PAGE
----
I'm torn as to how to feel about this movie. On one hand, I can see why so many critics have been wowed by it: it really is an imaginative take that can't be pigeonholed within a single genre. It deals with heady themes of existence, nihilism (the phrase "Nothing matters" appears at least twice, and it means opposite things depending on the context), motherhood, daughterhood, wasted potential, the value of ordinariness, and the warmth of familial bonds. On the other hand, the movie is so frenetic as to be, well, fatiguing for these old eyes. It also adds to the amount of information we have to process when the dialogue constantly switches back and forth between English and Chinese, often in mid-sentence. I also don't think the movie does a very good job of making sense with its metaphysics, but that's a problem inherent in any narrative that includes a multiverse. Then again, the movie is smart enough to address the questions of sense and meaning: why would anything matter when you realize you're just the tiniest, most insignificant fragment of a frothingly plural and forever fracturing reality? I think that, ultimately, the viewer isn't supposed to make logical sense of the scenario depicted in this story; the idea, rather, is to follow the emotional beats, which are quite clear. In the end, we discover, saving the universe means making a change inside oneself; it has nothing to do with martial skills or anything external. So as confusing as the movie might be in its swirl of details, it is, on the emotional level, easy enough to understand.

Whether the Daniels knew it or not, they incorporated a lot of Chinese philosophy and culture into their story (I'm betting they knew). Most interesting to me was the revelation that Evelyn's untapped potential could be the source of her power: this is a direct reference to the Taoist metaphor of the Uncarved Block. In Taoism, the uncarved block (of wood or stone) hasn't been rendered into anything specific yet, and this is precisely what gives it its value. Taoism finds value in uncarved blocks, in empty spaces that have yet to be filled, and in things that most people would find useless. Also Taoist is the notion that Evelyn, to master her radical circumstances, must learn to let go of firmness and go with the flow of events, to swim with the current and to accept things as they happen. While I don't want to talk specifically about how the movie ends, there is, once again, a Taoist sense of ordinariness that closes the film. As for Chinese culture, well, the Confucian sense of family—especially as it clashes with American values—definitely shines through. And with so much of the movie being done in the style of a kung-fu actioner, I guess we could call that visual idiom Chinese as well. (I wondered at first whether Jackie Chan might have had a hand in the fight choreography, but as the film went on, it was obviously not Chan's style at all. Chan was apparently considered for an acting role in the film, though. Had he become part of the cast, I have no doubt he'd have had a say in the fight choreography. Talk about an alternate universe!)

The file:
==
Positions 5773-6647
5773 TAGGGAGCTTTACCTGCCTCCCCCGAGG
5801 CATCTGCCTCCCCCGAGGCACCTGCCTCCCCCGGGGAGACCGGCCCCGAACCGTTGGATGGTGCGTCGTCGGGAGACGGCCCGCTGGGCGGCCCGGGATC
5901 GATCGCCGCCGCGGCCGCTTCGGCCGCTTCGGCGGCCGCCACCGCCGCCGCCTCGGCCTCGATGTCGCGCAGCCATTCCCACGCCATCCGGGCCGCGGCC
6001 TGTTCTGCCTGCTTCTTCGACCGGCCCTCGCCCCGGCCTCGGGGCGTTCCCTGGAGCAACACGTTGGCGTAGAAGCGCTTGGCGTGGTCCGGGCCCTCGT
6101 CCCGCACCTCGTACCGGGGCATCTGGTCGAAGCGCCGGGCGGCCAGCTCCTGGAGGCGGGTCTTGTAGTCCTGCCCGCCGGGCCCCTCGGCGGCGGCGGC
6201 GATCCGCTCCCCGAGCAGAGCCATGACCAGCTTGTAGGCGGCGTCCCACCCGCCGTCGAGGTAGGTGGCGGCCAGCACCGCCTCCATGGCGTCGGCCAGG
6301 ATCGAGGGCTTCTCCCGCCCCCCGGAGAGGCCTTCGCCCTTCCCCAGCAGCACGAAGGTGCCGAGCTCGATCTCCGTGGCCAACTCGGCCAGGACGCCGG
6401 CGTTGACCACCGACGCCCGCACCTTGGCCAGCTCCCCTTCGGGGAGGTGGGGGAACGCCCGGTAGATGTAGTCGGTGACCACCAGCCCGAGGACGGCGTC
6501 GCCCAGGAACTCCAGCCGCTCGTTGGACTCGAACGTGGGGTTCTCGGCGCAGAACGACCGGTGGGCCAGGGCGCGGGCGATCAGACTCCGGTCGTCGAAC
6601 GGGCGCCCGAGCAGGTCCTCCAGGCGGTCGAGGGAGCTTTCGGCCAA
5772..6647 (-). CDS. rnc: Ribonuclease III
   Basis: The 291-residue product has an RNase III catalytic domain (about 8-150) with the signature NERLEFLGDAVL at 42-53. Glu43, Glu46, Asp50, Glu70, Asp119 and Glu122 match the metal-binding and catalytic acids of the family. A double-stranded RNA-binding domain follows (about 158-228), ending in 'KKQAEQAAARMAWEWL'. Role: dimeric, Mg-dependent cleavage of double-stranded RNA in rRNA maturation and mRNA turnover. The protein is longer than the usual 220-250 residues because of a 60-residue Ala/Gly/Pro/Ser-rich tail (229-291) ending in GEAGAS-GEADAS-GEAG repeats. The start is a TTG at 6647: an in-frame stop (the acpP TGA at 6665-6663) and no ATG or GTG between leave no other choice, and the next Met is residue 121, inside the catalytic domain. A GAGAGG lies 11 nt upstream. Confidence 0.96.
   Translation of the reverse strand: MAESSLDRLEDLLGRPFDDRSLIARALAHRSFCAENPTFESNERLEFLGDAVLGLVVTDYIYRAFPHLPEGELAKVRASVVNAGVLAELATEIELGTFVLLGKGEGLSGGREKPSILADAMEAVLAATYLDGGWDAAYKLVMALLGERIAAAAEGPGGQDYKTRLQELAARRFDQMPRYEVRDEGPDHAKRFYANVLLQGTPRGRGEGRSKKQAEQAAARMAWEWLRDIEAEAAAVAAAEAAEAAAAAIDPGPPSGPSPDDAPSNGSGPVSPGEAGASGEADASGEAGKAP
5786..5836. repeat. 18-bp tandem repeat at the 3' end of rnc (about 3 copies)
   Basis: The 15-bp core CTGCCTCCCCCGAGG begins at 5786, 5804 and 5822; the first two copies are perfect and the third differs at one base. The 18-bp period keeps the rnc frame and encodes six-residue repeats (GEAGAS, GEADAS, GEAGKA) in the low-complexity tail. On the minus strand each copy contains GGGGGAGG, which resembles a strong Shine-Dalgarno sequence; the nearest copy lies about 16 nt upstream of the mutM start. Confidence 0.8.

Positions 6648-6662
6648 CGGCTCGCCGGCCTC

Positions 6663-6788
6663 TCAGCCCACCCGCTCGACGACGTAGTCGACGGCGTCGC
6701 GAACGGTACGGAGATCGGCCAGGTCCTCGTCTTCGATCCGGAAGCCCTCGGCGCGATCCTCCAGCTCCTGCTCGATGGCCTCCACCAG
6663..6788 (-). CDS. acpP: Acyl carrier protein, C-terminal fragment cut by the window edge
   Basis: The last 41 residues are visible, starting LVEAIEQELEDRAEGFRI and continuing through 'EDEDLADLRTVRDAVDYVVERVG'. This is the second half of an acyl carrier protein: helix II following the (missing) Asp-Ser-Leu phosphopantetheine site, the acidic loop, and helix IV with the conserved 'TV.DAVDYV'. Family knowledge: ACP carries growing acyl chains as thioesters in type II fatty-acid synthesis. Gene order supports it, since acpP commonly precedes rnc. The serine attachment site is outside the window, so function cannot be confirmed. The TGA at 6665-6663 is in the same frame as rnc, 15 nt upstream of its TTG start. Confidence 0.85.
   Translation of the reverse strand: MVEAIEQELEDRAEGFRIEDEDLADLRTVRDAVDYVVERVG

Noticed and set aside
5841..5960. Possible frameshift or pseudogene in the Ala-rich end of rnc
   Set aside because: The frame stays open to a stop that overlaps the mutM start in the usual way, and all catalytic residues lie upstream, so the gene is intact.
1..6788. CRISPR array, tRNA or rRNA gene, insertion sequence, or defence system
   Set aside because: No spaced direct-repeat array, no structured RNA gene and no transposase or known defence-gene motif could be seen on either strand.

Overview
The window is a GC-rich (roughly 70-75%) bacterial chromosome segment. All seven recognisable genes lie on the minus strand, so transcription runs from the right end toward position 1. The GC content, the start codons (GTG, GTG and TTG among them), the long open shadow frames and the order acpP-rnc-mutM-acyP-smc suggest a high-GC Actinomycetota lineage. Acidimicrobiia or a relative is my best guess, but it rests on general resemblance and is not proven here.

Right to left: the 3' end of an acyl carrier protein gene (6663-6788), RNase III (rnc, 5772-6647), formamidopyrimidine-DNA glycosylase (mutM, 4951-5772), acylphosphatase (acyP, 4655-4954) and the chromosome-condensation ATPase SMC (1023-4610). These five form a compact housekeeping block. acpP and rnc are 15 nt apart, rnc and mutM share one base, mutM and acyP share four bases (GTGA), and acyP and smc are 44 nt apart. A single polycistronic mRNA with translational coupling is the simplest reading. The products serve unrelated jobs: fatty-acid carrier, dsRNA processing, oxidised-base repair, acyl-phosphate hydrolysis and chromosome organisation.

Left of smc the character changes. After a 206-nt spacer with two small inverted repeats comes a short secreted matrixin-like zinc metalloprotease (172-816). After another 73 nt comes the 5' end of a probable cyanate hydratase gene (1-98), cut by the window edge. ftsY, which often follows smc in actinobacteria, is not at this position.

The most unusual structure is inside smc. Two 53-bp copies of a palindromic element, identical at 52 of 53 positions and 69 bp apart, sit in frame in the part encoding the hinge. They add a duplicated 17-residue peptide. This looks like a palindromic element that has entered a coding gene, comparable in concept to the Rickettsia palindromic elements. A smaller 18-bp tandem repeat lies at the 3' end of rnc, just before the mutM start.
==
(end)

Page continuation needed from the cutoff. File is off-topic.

third eye

I'll also note that the movie contains at least two huge religious-studies dog whistles: first is when a character mentions the idea that there's something wrong and unsatisfactory with the world one is living in. "The Matrix" has a similar moment when Morpheus delivers his "like a splinter in your mind" speech, but the case is made, in this movie, just as baldly to Evelyn. Students of religious studies will tell you that most religions are sourced in some sort of dissatisfaction about the world: maybe we feel that this reality isn't the "realest" or "best" reality, or maybe we sense our own ignorance about fundamental truths. One way or another, we are given to believe, often through hints and vague insights, that there's more to the story than what we're seeing and experiencing. This is what starts many of us down the path of religious belief and praxis. The second dog whistle comes in the form of third-eye imagery, often associated with Hinduism and Buddhism: this is the darshan eye on the forehead that represents enlightened consciousness, and Evelyn sports a silly-yet-serious version of this eye when she has reached a point where, like Joy/Jobu, she can see across all universes to behold the humbling magnificence of existence. But for Evelyn, this vision brings with it affirmation, not nihilism. Far from being daunted by her own insignificance in the face of ultimate reality, Evelyn gains the wisdom to ground herself.